In some respects, we as a society have become more accepting of others and their challenges. We seem to understand that people have emotional or professional slumps in their lives or wake up on the wrong side of the bed. However, I’ve realized that this understanding disappears when it comes to an aspect of a person’s life where they may need it the most: during a “weight loss” journey.
Society has a very black-and-white perspective on what it is to lose weight. This might be because being overweight is not as socially acceptable as being in a bad mood is or because it’s easy to judge someone based on their appearance. Regardless of the reason, when it comes to losing weight, it seems that if you are not making progress, you’re failing.
Although TikTok and Instagram are littered with “transformation Thursday” posts or “two-month transformation” videos, what is hardly detailed in these is the actual journey. Losing weight is a hard road. For most people, it’s less of a linear process and more of a roller coaster. Changing your entire lifestyle while people criticize you half the time and applaud you the rest of the time can be confusing and tiring. There are weeks where no matter how much you work, you don’t lose weight, and there are days that pass where you gain weight. This is the natural process of not only going on a “weight loss journey,” but of just being human. However, as natural as this is, it seems that inconsistent weight loss is the least acceptable method of progress. Gaining a few pounds after losing 20 is viewed as going downhill and eating food that is considered unhealthy is failing. The effect of this ideology bleeds into the people who are on this journey and transforms a slip-up that should be forgiven into a mistake that a person ends up beating themselves up about.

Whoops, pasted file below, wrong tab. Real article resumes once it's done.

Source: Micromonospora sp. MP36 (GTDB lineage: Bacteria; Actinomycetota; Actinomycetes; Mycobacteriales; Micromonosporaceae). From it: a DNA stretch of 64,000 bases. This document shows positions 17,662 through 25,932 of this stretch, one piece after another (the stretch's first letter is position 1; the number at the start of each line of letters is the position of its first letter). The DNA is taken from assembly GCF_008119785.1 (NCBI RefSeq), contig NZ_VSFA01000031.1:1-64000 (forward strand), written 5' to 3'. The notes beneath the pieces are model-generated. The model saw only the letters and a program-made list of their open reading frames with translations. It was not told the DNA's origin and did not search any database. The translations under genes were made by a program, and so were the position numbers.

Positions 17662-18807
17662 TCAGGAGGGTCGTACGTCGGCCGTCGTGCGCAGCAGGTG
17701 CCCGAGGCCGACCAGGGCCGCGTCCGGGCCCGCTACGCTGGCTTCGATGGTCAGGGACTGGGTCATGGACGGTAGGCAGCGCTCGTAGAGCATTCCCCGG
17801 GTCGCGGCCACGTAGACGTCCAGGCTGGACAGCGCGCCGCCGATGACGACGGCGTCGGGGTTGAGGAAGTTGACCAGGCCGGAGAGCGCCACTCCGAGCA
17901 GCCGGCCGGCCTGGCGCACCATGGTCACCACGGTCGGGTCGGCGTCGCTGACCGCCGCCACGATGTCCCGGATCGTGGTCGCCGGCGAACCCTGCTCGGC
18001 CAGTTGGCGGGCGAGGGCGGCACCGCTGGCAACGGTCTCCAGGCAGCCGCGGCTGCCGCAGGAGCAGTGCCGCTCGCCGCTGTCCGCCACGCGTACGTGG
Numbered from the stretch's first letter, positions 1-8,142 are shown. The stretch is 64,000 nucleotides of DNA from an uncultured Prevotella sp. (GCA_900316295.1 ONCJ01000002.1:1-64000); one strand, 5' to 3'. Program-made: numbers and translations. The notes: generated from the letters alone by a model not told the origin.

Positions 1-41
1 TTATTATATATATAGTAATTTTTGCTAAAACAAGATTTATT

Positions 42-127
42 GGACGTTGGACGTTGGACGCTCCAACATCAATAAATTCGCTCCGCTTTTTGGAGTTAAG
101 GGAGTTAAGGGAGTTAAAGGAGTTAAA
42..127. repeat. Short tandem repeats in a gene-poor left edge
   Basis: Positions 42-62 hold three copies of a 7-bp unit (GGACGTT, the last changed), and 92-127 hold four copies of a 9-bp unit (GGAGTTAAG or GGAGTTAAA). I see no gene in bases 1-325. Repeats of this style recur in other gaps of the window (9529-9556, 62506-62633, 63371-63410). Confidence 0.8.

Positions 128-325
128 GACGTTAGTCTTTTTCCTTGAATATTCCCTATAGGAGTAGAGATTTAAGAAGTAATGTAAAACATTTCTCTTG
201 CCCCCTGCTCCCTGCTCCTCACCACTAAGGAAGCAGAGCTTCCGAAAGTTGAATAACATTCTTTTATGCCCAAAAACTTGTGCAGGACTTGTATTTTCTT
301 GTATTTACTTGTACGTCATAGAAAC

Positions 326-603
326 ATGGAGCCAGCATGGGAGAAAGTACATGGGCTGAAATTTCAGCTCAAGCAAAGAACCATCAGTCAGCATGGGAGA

Ultimately, this makes it more challenging to lose weight. There is no longer only the challenge that comes with transforming a lifestyle and creating a new routine, but also coping with the guilt and pressure of having a “cheat meal” of s’mores at the beach or skipping a workout to spend time with friends. This makes it easier to fall into a trap of self-deprecation or binge-eating streaks—if someone feels like they are failing, it makes them less likely to keep trying.
The solution to this problem, like many societal issues, is not easy or quick. There needs to be an ideological change about weight in general. This kind of social change would require rebuilding the beauty standard, removing weight loss as a goal every “overweight” person should achieve and even understanding that everybody is different and should be respected.
We have come to a point where we need to not only work on being more accepting as a society but asking ourselves why things aren’t accepted in the first place. Instead of expecting people to want to lose weight, people should be encouraged to accept their healthy, strong bodies as they are. If people do want to lose weight, they shouldn’t be held to a perfect standard of linear weight loss and picture-perfect workout routines. The world is not black and white — and neither is anyone’s personal journey.